Lombardo, according to past Times reporting, had been in her chief administrative officer role since 2021. In that role, she led the company’s administrative operations, including corporate communications, external affairs, government affairs, human resources, investor relations, legal and sustainability functions.

Dokken and Lombardo each entered what would become their final positions with Smithfield during the brief tenure of former President and Chief Executive Officer Dennis Organ.  Organ became president and CEO on Nov. 27, 2020, succeeding Kenneth Sullivan, who had held the position since 2015, but then stepped down himself in July 2021 and was succeeded by Smith.

Jim Monroe, vice president of corporate affairs for Smithfield, denied there was any sort of connection between the four officers’ recent decisions to leave.

“These were decisions made by the individuals involved,” Monroe said.

Old Dominion University finance professor Thomas Schneider, however, contends the four departures coincide with the sale of Smithfield’s seasoning division, known as Saratoga Food Specialties, to Solina Group, a French food company. Smithfield’s Hong Kong-based parent company, WH Group, announced the sale on Oct. 3, listing a sale price of $587.5 million.

According to a filing by WH Group Chairman Wan Long, WH Group “expects to recognize a gain” of approximately $467 million, before costs and expenses, relating to the sale in the fiscal year ending Dec. 31.

“Executive departures timed around large deals like this are not unusual in the corporate world as companies sort themselves for efficiency,” Schneider said.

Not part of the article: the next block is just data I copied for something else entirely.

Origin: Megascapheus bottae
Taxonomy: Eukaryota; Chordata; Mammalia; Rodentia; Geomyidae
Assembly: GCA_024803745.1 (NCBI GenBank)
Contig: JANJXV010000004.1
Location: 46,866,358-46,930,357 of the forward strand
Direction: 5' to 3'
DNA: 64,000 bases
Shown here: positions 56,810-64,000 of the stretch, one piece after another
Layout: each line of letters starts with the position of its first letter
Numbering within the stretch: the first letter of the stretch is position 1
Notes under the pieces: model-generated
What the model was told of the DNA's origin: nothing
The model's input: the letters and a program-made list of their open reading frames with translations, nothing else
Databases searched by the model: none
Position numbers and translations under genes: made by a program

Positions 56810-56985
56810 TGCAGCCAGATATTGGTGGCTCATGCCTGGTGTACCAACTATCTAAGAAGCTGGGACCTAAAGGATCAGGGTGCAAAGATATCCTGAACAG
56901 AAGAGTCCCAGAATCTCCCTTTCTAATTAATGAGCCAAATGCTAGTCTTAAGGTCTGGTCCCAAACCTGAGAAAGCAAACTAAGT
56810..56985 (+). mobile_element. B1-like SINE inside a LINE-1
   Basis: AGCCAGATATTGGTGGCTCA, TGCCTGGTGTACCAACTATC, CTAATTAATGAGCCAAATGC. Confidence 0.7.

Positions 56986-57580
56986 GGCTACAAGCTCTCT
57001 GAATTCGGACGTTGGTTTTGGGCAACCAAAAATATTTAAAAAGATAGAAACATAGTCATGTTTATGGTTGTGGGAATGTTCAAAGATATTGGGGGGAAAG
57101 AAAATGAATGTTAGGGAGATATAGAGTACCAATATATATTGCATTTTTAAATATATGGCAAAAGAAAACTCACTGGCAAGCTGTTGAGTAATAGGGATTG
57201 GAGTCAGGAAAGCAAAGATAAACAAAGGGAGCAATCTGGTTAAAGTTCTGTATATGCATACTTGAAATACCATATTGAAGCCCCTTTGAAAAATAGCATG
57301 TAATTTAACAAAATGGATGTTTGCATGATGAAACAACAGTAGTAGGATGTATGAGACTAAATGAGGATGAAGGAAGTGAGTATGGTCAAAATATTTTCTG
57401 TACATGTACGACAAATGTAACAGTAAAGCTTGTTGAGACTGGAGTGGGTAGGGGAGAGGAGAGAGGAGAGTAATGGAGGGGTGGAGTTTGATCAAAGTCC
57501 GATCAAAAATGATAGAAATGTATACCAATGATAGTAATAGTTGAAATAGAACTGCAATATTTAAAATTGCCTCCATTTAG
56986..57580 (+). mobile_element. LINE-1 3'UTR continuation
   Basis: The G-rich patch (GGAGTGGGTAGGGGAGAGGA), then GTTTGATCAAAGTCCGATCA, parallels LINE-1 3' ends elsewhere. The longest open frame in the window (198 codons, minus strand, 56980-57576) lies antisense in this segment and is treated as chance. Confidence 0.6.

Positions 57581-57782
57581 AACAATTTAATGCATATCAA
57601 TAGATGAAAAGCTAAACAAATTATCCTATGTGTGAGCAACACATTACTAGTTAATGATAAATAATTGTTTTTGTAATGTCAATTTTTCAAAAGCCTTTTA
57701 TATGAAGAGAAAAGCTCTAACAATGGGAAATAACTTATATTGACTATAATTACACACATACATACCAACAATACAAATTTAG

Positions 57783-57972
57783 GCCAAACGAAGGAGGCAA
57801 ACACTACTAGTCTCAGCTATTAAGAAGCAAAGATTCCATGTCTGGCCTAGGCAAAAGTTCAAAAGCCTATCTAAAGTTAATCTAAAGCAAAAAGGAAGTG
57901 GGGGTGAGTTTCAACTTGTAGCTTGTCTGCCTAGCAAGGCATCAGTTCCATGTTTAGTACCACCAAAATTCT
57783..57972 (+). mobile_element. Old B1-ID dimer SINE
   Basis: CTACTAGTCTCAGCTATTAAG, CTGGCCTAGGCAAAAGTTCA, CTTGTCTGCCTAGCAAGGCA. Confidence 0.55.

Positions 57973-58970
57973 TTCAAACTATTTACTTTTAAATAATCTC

The departures may also reflect continued fallout from a feud that began in 2021 between Wan Long and his son, Wan Hongjian, Schneider speculated. According to reporting by Business Insider and the Wall Street Journal, shares in WH Group plunged 11.6% in August of that year after Hongjian, the firm’s former executive director, accused his father of tax evasion and overseeing corporate fraud. Hongjian, according to Business Insider, had been fired from his father’s company in June of that year for “aggressive behaviors.”

According to Schneider, Hongjian specifically alleged that WH Group’s acquisition of Smithfield Foods in 2013 was primarily aimed at helping Long move money outside of China.

“Regardless of the underlying motives, this deal will enable Solina Group to expand its business to the U.S., and it will leave Smithfield a leaner company to focus on the pork business,” Schneider said.

Monroe called Schneider’s speculation “really off the mark” and “inaccurate.”

“Smithfield has a strong management team in place,” Monroe said. “Most importantly, we have 60,000 outstanding team members around the globe, most of whom work on the front lines doing the work of producing good food the right way.”

Smithfield employs about 3,000 people locally between its headquarters and the meatpacking plant in town.

Editor’s note: This story has been updated to include comments from Jim Monroe, Smithfield Foods’ vice president of corporate affairs.